Faculty 360

Dr. Martina CucchiaraSummer 2015

Dr. Martina Cucchiara

Associate professor of history

What’s the best piece of advice you’ve ever received?
My mother once advised me to never buy anything cheap, and I try to follow her advice whenever I can because there is no such thing as “cheap.” Usually the costs of cheap products are enormous. Someone always pays, usually the poor in developing countries who have to labor in horrendous conditions so people in the West can buy T-shirts for $5.

What memorable moment in your life shaped who you are today?
I think anyone would be hard-pressed to reduce a lifetime of personal and professional growth to just one moment, no matter how memorable. But if I had to single out one experience, I would say that the Catholic school for girls I attended in Germany shaped me in decisive ways. I remember the Catholic sisters who taught there as caring, disciplined and feminist. The sisters instilled in me discipline to persevere in all things along with a lifelong desire for learning. In some ways, I never quite left the school because today my primary research focuses on Catholic sisters in Nazi Germany.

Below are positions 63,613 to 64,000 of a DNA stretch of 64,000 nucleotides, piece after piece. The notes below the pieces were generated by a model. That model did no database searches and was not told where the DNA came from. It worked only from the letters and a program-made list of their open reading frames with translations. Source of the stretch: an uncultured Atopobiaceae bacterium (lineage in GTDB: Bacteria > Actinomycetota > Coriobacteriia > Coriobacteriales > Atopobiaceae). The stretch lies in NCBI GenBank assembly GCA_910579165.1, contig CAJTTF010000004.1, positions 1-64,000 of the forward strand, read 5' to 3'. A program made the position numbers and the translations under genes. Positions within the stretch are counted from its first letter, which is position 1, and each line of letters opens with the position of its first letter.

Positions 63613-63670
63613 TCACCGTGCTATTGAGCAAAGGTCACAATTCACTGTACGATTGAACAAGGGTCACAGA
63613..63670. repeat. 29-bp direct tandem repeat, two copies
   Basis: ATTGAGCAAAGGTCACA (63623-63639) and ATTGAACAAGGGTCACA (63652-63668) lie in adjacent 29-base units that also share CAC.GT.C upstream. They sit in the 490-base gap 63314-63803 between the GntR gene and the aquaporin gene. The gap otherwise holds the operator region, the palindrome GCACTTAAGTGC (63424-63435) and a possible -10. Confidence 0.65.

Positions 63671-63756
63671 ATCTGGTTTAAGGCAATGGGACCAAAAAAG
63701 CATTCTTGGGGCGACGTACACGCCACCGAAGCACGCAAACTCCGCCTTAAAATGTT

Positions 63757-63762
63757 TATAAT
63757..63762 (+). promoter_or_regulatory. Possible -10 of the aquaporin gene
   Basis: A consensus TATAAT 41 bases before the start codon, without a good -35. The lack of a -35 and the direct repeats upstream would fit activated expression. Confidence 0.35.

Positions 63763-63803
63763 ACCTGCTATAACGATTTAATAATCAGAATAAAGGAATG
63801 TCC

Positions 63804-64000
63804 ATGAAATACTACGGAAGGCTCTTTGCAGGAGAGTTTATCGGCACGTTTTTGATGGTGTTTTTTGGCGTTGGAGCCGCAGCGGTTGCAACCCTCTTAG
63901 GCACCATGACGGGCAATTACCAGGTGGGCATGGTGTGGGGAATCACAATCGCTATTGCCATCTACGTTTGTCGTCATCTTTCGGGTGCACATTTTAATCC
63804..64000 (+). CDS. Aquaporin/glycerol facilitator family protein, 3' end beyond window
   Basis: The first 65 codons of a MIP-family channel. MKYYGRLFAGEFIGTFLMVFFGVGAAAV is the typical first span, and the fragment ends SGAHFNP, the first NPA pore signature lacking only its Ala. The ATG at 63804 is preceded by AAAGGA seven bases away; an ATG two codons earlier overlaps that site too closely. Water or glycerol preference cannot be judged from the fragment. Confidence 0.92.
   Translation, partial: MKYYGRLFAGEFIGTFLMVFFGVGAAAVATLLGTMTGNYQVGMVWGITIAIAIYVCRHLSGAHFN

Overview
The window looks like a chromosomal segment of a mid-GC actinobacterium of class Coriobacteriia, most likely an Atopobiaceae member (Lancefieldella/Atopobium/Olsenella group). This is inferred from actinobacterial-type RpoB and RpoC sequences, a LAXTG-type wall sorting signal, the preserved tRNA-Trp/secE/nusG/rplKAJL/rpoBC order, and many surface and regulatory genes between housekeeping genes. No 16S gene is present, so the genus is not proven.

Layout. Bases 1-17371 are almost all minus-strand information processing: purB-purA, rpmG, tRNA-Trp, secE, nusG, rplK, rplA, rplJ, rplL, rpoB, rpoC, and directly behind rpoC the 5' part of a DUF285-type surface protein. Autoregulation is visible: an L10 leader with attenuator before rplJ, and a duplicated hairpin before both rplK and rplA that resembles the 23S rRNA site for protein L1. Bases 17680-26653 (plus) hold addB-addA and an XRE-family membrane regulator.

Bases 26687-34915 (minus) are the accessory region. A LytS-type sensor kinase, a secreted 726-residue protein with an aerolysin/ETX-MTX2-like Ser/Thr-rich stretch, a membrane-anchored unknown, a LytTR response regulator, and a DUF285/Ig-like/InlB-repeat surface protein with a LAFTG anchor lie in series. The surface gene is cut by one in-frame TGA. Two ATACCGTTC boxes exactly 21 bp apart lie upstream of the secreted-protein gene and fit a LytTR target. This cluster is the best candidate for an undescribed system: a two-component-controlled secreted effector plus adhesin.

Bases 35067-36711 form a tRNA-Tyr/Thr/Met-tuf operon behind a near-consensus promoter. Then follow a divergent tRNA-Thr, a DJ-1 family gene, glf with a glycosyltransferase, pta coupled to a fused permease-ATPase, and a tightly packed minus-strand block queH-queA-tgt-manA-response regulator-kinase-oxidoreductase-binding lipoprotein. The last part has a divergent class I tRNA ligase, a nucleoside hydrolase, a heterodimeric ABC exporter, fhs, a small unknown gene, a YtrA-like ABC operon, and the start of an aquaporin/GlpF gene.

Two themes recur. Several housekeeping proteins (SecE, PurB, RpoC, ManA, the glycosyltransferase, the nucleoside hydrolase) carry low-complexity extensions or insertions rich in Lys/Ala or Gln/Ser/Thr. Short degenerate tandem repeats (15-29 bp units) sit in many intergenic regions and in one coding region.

What new interest(s) are you pursuing?
I am not quite at the point where I can pursue new interests, but once my book manuscript is finished, I plan on focusing on a new research topic, although I am not really sure yet what it will be. One possibility is food. This past spring, I taught a class on the history of food, and I may undertake more serious research on this topic in the future.

If you could sit down and chat with anyone—living or dead—for an hour, who would it be and why?
As a historian, I generally prefer my subjects dead but then again, who hasn’t fantasized about time travel? I would probably choose one of the German sisters I am researching to find out more about what it was like to live in Nazi Germany. My second choice would be the ancient Roman woman Livia, the wife of the Roman emperor Augustus, who has been vilified in ancient and modern literature (written by men) as a domineering wife and ruthless poisoner who stopped at nothing to get her own son Tiberius on the throne. Women’s voices often get lost in history, and it would be intriguing to hear her side of the story.